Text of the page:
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Help! Left water on filling boiler and now...

My spouse left the water fill on last night for approximately hours.  I noticed the vent in the upstairs bathroom had flooded the floor tiles so I went to the basement to get the plumbers' tape (the former owners had stripped most of the threads on 3/4 of the vents).  Low and behold, water everywhere, coming from the main release vents and a slight drip from the main under the kitchen sink.  The house was built in 1910 and the former owners cut corners at every turn, even installing the bilge pump above the floor line and digging the hole at what appears to be the highest point in the basement.  We lost some stuff but the main part of 3-6am was spent draining the boiler bucket by bucket. 

Previously the boiler had been running at 1psi regularly, although requiring water refills often.  Based on the book We Got Steam Heat, we probably have a leak in one of the concrete buried pipes.  More on that later.  Currently, we are in the middle of a blizzard dumping 19" of snow and we need heat.  Here is what happens when I turn the boiler on: the psi climbs to 10+ and the steam begins pouring out of one of the main vents (the one that REALLY flooded a room) and no steam is coming out of the other main vent.  The radiator valves are open half way in each room - previously I had set each to accommodate the normal 1-2 psi. 

The caps on the main vents have a mushroom look.  I cannot tell if the steam coming from the functional vent is coming from under the threads or if there is actually a steam release opening at the top of the cap.  I have a feeling they are actual caps and not main vent release valves.

Currently I have the system shut off.  This is probably creating a vacuum, as the book states, and the system is having to ratchet everything back up to compensate.  I will be finding a qualified steam expert based on the book suggestions.  Today, however, we are having a blizzard so these questions are for just today to get us through to Friday.  My plumber, although an excellent plumber, said something opposite of the book advice so I am quietly seeking



Questions 1: Do I loosen the cap from which no steam is coming? Is there an air block forcing the psi to skyrocket?  What is the danger of loosening the sealed cap or is it really sealed since that is one of the two places where loads of water came out during the overflow? 

Questions 2: What is the next step TODAY?  Turn the system back on and let it run at the heavy condensed steam at 10 psi?  Open the air vents on the radiators all the way or half or low?  I do not want to put us in danger by allowing the psi to increase to a dangerous level.  The boiler is a 2005 Dunkirk.  Yeah, the idiots put copper piping in and later, all that will be changed to threaded steel but this is today.  How do I get the system running safely during the blizzard?  Add water?  Drain water? I sound desperate because it is getting down to 7 tonight and the water which leaked all over also leaked and filled the insulation around the pipes which is some wrapped plastic and thin pad battle dressing the last owner (a DIY 80% man) wrapped around the pipes.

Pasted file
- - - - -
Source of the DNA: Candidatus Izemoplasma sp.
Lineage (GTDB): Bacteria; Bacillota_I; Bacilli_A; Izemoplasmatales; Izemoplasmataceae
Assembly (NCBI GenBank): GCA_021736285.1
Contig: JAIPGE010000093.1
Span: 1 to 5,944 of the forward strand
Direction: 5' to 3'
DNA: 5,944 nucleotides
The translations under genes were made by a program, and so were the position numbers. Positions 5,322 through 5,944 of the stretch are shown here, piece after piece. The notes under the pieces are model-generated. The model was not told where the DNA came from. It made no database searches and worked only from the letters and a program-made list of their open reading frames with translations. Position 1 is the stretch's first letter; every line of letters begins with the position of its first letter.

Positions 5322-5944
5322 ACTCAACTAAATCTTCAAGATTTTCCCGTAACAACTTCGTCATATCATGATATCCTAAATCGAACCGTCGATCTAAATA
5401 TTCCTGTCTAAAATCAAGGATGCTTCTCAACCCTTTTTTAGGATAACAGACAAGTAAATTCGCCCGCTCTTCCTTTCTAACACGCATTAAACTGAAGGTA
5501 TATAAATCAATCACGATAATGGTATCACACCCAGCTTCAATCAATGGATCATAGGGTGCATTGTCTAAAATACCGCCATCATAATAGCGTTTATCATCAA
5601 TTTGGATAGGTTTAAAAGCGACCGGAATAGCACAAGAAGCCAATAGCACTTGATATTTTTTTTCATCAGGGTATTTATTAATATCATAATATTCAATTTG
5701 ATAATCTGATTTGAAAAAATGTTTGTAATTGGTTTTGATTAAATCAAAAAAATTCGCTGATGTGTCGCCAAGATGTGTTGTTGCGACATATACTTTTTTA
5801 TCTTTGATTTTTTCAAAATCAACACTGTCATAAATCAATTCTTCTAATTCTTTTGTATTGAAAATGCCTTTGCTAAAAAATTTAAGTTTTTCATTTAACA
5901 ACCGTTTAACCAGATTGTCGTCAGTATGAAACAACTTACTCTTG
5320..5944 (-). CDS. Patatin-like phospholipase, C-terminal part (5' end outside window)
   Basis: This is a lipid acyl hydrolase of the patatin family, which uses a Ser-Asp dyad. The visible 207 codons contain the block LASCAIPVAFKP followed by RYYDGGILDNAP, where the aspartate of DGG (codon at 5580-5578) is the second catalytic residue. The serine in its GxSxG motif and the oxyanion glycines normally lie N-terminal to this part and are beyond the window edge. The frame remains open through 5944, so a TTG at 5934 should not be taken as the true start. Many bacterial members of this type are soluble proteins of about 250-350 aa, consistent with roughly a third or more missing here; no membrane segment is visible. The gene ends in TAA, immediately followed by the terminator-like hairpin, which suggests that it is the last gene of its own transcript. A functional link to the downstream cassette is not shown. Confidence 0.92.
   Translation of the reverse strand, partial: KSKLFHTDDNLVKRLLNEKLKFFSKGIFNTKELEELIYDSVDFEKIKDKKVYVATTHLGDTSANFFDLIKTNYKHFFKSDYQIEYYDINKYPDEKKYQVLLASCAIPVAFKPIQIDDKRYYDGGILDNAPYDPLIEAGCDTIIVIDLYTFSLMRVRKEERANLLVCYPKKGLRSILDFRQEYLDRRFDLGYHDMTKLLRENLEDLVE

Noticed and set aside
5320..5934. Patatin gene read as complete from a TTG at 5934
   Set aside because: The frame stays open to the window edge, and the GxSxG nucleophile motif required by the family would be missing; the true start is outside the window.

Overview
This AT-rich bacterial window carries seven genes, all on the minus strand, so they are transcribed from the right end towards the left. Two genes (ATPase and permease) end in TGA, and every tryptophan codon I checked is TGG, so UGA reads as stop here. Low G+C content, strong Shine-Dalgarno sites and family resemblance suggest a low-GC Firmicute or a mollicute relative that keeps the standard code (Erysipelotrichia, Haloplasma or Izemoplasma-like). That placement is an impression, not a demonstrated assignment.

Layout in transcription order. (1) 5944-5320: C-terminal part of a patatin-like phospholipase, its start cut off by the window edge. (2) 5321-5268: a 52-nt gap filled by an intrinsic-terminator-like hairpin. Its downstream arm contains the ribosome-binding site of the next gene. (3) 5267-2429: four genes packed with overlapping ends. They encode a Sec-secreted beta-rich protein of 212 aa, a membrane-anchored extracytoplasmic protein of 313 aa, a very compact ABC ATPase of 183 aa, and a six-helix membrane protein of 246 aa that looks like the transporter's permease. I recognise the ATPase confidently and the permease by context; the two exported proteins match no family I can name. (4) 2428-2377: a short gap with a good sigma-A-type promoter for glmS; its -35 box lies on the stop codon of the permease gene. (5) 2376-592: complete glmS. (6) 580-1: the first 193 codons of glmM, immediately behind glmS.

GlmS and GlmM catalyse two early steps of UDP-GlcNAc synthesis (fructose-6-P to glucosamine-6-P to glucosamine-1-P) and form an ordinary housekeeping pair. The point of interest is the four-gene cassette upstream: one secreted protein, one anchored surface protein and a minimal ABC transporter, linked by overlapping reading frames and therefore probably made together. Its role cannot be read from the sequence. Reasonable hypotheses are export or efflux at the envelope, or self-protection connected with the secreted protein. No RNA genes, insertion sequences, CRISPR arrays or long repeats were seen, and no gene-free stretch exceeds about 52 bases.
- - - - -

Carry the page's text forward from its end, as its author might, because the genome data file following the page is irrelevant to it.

Feel free to email me or text me at (315) 651-6573 and my deepest thanks to the Dead Men, as well as the Live Men and Women of The Wall.

Comments

  • icesailor
    icesailor Member Posts: 7,265
    Water Levels:

    I'm not a steam pro but I'll have to do in your emergency. Drain the water out of your system and boiler however you can and fill it back up with water until you can see it in the gauge glass on the boiler. There should be a line on the boiler. Fill it to there. Hopefully, everything will re-set itself. You have to get the water down and out of the system to the proper water level in the boiler to make proper steam.

    It shouldn't be running at 10# of steam now. Was it before?
  • Fred
    Fred Member Posts: 8,542
    What type system?

    Is this a single pipe steam system or 2 pipe? If single pipe, all radiator valves should always be fully open or fully closed (if no heat is desired) Also, it sounds like your pressuretrol on the boiler may not be working if it lets the pressure get up to 10psi (again psi will vary depending on the type of system). If this is a single pipe system, you need to leave it shut down until someone can check out the pressure controls. This could be dangerous. It sounds like your vents may be waterlogged or stuck open/closed??? Someone needs to take a good on-site look at the entire system before you put it back in use. If you had drained the water out and it settled down and ran relatively normally, I'd say you probably are OK but given the pressure issues and the water still coming out of vents, it needs professional eyes on-site. Also, before you remove any vent caps, be sure the system is off and cooled down. You could get scalded otherwise. Be careful. 
  • Redrabbit
    Redrabbit Member Posts: 6
    Hi Fellas

    Thank you for the feedback.  I have set and restored the water level several times.  I removed the main vent valves, boiled them in vinegar, and restored them.  The psi is still at 12 psi and now one of the main vents where most of the water damage occurred is leaking water.  The other vent is working well and air is escaping as expected. 

    The pressure psi worries me, as well, as the book says no more than 2 psi needed for a house.  If the psi continues to rise, will the system shut itself down?  So far, that has only happened when the water got too low (which was too frequently, yes, but the psi never crept past 2). I do not quite understand what happened to the pressurtrol after last night debacle but it sounds like we blew it.  The book also states to leave the vents open on a higher number for the larger radiators and a lower number for the small ones.  I had the house just right until this happened.  Using the thermal laser, I can 'watch' the radiators fill.  I am concerned, however, about the psi.  THere is now a foot of snow on the ground and almost another foot expected overnight.    Suggest to heat house then shut down, cool, reheat as necessary to stay warm or could the thing blow up?